One Summer of Surrender(4)

By: Jess Michaels

Stenfax’s shoulders rolled forward in defeat and he sighed. “Yes, I know.”

“Here you are, sir!” the footman called out as he came up to the door outside with Stenfax’s mount.

“Goodnight,” Gray said, mercifully releasing Stenfax from the requirement of addressing the subject further.

“Goodnight,” Stenfax returned, tipping his head to his brother before he walked out and swung up on his mount. He rode the animal out into the street and turned him toward Vivien Manning’s, where there was always a party in full swing.

But even as he vowed to do exactly as his brother suggested, he knew it wouldn’t help. It never did.

The Duchess of Kirkford sat in a quiet side room in the home of the notorious Vivien Manning, her hands folded in her lap and her mind reeling. She had come here by appointment and had been led through what could only be described as an erotic bacchanalia. She had seen things she’d never even imagined before, from women performing wild dances in very little clothing to couples having sex right in the main room to the intense scrutiny of the audience.

She shifted in her chair at the thought of it, and the tingling awareness those thoughts created. She was in over her head, it seemed.

The door to the room opened and a woman swept through. As Elise got to her feet, she gasped. Vivien Manning was younger than she’d imagined during their brief correspondence, and far more beautiful, with a coil of blonde hair piled high on her head and a serene face.

“Your Grace,” Miss Manning said as she extended a hand.

Elise shook it in a fog and then stammered, “O-oh, please, call me Elise. I don’t want to think about being the Duchess of Kirkford when I’m here.”

Vivien lifted a brow at that declaration and then motioned Elise back to her chair. She took the one opposite and suddenly blue eyes were sweeping over her, taking her in, judging her. Elise swallowed hard at the other woman’s perusal. Would she live up to whatever standard she was being compared to?

“Elise,” Miss Manning finally said. “Then you must be certain to call me Vivien. And I’m happy for that familiarity, but there is one issue.”

Elise’s stomach turned. “And what is that?”

“I may call you by whatever name you ask for, my dear, but the material point still exists that you are the Duchess of Kirkford.”

Elise squeezed her eyes shut for a moment. “Yes,” she said softly.

“It isn’t that I haven’t matched the occasional titled widow,” Vivien continued. “But never one of such a high rank. So I must ask, what is it that brings you to my door? Pleasure or something else?”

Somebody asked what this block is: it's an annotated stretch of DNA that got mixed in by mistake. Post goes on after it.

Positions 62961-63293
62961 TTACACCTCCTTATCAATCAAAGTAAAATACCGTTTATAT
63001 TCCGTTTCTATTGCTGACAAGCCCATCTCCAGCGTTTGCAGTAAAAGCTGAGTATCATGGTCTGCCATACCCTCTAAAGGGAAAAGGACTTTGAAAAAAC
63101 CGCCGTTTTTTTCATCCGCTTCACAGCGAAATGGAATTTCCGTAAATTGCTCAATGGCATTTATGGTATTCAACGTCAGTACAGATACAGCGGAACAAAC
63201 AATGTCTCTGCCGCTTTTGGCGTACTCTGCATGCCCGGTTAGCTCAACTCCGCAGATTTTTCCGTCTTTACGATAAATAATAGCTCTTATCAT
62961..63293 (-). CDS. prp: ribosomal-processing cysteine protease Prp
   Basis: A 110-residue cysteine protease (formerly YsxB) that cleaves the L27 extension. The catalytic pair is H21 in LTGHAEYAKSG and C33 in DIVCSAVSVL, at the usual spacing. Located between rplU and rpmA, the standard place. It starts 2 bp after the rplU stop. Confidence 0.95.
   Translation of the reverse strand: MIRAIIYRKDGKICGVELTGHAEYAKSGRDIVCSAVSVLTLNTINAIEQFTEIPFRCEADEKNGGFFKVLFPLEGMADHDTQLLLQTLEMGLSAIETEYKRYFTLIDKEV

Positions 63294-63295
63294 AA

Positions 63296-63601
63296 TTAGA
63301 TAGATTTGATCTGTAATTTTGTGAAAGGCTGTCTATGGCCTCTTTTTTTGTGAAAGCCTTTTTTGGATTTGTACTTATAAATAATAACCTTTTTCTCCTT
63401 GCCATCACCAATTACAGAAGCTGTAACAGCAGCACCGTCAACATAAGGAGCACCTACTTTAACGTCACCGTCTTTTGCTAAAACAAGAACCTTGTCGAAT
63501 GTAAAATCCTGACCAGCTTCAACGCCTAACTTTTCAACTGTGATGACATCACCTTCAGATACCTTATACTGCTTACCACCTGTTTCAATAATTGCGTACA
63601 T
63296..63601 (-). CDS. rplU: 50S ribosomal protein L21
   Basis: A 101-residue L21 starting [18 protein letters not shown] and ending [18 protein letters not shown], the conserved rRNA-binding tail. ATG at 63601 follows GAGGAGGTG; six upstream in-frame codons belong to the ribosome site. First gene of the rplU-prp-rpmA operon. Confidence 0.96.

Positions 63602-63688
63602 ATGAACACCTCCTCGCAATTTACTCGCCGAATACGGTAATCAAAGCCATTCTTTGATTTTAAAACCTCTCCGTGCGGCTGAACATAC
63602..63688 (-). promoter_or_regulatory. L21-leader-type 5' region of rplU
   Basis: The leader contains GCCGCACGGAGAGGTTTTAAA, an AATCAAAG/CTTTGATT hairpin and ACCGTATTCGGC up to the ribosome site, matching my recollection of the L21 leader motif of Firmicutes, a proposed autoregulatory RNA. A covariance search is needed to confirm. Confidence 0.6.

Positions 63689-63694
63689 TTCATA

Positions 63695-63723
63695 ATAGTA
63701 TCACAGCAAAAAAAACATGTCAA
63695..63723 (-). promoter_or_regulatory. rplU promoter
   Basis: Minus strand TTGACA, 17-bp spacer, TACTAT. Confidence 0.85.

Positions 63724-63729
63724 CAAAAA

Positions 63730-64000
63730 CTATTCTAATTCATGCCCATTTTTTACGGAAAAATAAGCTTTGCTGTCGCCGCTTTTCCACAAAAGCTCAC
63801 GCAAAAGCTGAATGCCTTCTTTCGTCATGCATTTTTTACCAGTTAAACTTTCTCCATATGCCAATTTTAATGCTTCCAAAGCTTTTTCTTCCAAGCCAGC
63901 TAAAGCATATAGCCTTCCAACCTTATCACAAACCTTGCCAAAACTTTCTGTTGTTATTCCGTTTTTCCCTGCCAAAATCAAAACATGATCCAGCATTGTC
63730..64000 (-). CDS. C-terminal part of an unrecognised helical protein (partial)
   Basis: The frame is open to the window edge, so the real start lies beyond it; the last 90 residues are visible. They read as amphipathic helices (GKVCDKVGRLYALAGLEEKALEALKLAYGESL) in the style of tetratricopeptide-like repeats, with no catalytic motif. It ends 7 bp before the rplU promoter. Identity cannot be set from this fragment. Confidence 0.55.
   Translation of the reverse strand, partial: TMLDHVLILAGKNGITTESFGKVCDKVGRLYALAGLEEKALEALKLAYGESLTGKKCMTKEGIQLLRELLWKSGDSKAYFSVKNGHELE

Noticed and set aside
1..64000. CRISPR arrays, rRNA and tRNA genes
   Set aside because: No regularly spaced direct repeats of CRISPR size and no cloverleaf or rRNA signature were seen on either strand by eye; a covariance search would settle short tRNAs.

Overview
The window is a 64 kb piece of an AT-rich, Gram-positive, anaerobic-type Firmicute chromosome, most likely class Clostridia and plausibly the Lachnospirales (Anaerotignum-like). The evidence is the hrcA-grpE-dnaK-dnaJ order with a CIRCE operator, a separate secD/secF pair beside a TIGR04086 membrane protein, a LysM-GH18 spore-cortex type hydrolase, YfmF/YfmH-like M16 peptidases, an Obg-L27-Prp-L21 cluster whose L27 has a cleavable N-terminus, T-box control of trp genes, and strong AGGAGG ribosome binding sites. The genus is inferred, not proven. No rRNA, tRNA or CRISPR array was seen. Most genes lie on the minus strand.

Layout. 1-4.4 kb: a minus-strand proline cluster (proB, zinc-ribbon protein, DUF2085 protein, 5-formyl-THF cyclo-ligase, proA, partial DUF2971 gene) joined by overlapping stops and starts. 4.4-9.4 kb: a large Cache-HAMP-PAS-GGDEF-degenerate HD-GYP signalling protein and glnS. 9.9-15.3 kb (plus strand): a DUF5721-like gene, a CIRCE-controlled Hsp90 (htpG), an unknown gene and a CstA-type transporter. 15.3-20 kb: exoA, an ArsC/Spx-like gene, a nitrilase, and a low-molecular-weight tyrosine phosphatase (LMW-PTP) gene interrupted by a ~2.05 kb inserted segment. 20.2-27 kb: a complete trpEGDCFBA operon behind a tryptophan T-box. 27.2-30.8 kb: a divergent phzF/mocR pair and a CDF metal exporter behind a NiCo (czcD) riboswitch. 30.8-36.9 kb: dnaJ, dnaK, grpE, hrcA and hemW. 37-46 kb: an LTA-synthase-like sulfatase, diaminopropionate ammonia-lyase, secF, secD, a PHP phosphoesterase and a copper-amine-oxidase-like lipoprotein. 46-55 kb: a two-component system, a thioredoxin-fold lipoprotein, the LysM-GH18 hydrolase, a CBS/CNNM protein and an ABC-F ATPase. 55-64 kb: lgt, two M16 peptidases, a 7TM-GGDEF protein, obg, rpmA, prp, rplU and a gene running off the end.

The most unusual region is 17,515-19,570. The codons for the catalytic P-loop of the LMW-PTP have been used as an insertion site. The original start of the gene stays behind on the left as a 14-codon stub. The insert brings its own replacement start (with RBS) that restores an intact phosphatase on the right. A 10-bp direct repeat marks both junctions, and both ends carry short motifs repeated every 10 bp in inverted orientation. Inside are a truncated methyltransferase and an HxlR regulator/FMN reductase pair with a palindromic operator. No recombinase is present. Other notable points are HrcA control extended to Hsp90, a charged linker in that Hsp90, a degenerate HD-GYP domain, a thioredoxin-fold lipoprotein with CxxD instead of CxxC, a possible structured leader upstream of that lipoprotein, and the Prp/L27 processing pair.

Elise stared at her. The concept that a woman would come to Vivien for a pleasure match had never occurred to her. She shook her head. “I—must I say it?”

Vivien nodded. “You must. I need to know the circumstances I’m involving myself and others in if I am to continue. But this place is known for its utter discretion. So you needn’t worry that your story will become fodder for others.”

Heat was burning Elise’s cheeks now and she could hardly find the words as her head spun. At last she drew a long breath and said, “I am in a tenuous position. My husband died in November of last year. There was a drawn out struggle between two cousins to determine who would be his successor.”

“Oh yes, that was very public.”

“Very public,” Elise said with a shudder as she thought of the cruel and violent pair who had battled so fiercely for the prize of the title. “Neither was the best choice, but the one who won the title in the end is a bastard of the highest order. He and my late husband had that in common, it seems. And it has been determined that I have been left nothing.”


Elise lifted her hands to rub her arms, as if she could make the cold go away when it generated from icy terror about her future. “No. I have been allowed to stay in a smaller home in London thus far, but that ‘kindness’ is threatened to soon come to an end. Whatever money I saved from my pin amount is all I will be settled with and it is a pittance, Vivien. I have no family left—my parents died two years ago—and nowhere else to go.”

“You could reenter Society and find a new husband,” Vivien suggested gently.

Elise shook her head. “The mourning period requires I wait an additional three months before I even think of reentering Society. If I returned now looking for a husband, I would be shunned. And my husband’s death was in a duel over a married woman. I think you probably know that.”

Vivien inclined her head once and Elise stammered, “Th-then you know that scandal will likely make any attempt to marry well even more difficult. It’s a nearly impossible path, but to be someone’s mistress…”